Paul Goldschmidt: Can a Bleeding Barrel Kill Hitting Potential?
In this video, we’ll look at 2013 National League MVP runner up Paul Goldschmidt’s swing and relate it to one of my younger hitters. We’ll talk about:
- What is a bleeding barrel (1-week before & after case study),
- The “Goldy” standard, and
- How-to fix a bleeding barrel at home.
What is a “Bleeding Barrel” (1-week before & after case study)
I’ve been working on this with one of my young hitters, Collin. Bleeding the barrel is when the barrel starts to launch (turn into the hitting zone) before the hitter’s front foot touches down.
It’s caused by a premature turning of the shoulders, and is very inefficient when it comes to transferring energy. In order to load powerful springy fascia and connective tissue in the torso, the front shoulder must stay in and down towards the back hip, at front foot touch down. CLICK HERE for similar analysis comparing Josh Donaldson (Oakland A’s) to Jose Bautista (Toronto Blue Jays).
The week following my young hitter Collin’s AFTER video, he was bleeding his barrel again. The cause? His dad said a coach was doing rapid-fire soft toss before games. Needless to say, Collin’s dad had a talk with the coach.
Improve your hitting strategy dramatically by applying human movement principles.
Learn not only how and what to train but also the science behind the methods.
The “Goldy” Standard
Notice Paul Goldschmidt (pictured to the right) at front foot touch down:
- His barrel angle is up (70-degree angle), and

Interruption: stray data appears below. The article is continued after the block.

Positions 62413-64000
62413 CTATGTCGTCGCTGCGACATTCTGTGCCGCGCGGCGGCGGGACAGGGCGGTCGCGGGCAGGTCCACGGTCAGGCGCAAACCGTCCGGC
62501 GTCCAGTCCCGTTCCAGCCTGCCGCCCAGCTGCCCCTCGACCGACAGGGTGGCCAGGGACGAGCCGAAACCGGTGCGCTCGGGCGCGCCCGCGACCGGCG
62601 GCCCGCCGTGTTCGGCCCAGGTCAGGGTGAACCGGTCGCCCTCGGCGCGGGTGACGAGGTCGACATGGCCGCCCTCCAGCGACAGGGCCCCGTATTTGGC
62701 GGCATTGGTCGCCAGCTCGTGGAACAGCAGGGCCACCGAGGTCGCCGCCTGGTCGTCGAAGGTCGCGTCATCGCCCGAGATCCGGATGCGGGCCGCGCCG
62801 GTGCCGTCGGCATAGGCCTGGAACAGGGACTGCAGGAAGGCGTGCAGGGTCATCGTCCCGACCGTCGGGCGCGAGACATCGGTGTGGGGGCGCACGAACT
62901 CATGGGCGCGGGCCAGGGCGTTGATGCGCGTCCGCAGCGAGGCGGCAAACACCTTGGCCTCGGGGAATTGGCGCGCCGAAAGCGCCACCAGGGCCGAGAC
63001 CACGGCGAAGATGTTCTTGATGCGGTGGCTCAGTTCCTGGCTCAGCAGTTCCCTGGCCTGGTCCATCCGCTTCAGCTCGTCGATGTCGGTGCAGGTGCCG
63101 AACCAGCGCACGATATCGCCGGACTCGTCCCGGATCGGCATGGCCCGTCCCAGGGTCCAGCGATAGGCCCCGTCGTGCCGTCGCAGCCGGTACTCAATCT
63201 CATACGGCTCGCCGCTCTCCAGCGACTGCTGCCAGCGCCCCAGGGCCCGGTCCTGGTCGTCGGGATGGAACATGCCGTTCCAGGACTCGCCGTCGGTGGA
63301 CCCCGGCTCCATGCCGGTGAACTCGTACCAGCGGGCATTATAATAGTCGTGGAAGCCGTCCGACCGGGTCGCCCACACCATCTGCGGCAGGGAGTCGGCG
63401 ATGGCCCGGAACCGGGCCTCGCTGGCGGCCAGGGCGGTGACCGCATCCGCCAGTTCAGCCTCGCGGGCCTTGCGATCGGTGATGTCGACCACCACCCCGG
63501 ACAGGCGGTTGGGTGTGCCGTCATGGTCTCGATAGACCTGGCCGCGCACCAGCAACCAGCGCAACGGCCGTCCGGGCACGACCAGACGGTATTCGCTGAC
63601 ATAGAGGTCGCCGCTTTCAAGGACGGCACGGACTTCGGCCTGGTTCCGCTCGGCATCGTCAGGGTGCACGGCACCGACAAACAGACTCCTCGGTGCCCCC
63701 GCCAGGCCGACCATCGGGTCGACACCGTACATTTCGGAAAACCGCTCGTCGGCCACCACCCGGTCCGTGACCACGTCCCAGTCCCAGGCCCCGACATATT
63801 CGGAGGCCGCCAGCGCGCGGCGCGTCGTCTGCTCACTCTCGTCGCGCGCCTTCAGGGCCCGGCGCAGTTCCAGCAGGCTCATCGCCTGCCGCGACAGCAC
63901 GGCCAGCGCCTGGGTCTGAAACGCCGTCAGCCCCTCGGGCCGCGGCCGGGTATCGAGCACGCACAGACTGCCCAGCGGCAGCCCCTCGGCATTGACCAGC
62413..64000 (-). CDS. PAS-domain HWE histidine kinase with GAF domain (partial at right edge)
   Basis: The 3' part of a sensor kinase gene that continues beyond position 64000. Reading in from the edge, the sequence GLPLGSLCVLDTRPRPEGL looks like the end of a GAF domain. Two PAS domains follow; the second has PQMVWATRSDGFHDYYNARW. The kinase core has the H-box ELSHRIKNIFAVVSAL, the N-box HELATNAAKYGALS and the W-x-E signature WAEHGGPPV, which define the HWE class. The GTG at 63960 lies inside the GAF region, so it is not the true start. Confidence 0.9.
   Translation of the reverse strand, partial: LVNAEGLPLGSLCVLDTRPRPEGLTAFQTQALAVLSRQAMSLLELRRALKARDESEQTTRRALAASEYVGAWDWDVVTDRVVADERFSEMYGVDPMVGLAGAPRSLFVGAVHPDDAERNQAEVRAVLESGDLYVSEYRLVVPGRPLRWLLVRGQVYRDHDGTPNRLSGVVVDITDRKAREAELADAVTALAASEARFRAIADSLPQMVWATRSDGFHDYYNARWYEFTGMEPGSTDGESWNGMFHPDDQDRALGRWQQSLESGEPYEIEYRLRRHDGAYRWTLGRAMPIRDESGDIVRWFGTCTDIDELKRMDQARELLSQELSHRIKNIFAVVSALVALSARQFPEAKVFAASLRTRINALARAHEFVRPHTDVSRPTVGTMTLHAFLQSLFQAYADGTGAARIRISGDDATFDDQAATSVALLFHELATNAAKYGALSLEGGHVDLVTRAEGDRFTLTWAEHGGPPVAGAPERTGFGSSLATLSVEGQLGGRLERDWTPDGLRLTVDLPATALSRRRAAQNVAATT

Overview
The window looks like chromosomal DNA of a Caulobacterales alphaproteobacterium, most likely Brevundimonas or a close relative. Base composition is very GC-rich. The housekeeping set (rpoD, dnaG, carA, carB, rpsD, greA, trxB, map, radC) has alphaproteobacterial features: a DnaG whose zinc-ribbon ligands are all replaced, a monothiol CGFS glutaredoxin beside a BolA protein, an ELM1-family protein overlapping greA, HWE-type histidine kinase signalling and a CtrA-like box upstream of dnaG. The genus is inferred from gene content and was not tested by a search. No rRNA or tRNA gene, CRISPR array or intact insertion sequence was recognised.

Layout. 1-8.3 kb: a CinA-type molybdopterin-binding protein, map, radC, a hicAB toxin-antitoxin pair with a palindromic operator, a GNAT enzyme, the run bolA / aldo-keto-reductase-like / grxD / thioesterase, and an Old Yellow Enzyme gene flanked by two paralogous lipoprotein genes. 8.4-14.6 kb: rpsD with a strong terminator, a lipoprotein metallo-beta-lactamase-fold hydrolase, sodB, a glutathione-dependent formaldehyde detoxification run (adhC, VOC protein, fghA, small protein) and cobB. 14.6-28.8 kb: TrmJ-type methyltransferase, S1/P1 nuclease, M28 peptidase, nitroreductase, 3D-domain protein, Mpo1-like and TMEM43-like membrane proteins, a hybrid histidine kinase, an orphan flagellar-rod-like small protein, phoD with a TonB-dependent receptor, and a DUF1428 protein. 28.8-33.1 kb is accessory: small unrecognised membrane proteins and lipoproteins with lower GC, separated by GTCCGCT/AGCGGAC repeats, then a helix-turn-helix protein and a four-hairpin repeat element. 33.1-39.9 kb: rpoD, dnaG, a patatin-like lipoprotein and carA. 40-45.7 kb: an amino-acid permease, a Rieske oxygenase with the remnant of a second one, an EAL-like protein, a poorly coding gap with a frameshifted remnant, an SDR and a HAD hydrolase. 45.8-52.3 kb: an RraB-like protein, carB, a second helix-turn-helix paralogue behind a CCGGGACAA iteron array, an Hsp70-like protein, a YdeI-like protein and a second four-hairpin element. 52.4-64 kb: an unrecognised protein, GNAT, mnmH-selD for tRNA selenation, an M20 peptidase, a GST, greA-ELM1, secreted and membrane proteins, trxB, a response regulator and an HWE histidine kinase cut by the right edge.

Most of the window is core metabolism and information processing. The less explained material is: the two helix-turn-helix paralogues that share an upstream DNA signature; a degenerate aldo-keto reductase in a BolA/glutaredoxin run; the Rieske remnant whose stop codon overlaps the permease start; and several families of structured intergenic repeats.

- He’s showing his numbers to the pitcher (see video above).
Most importantly, taking care of point #2 above will stop the bleeding barrel.
Can Paul Goldschmidt do better? According to Baseball-Reference.com, he stands at 6’3″, and weighs 245 lbs. With this line, he can get away with inefficient mechanics and still hit for decent power. His average home-run total per 162-game season is only 29. For how big he is, he can average over 40 homers per season.
Here are a couple things I’d love to see change in Goldy’s swing:
- More forward momentum,
- Better down shoulder angle (side bending in the spine),
- Hide his hands a little more from the pitcher, and
- Extend up and back over the catcher more (he was a little out front on this pitch).
How-To Fix a Bleeding Barrel at Home
Remember to use Variance in the following scenario. Three steps to stop the bleeding barrel:
- Break Swing into 2-Steps (1-2 second pause between): 1) Fight Position (landing), and 2) Final Turn – focus on showing the hitter’s numbers to the pitcher at the Fight Position, and keep a barrel angle around 45-55 degrees.
- Check-Swing Drill – get hitter to show they can keep from bleeding the barrel to impact.
- Put Swing Together – once they get here, then progress them from tee, to soft toss, to LIVE batting practice. If they can hold together their mechanics, then the brain has ingrained the movement.
CLICK HERE to get more information on my online hitting lessons program The Feedback Lab.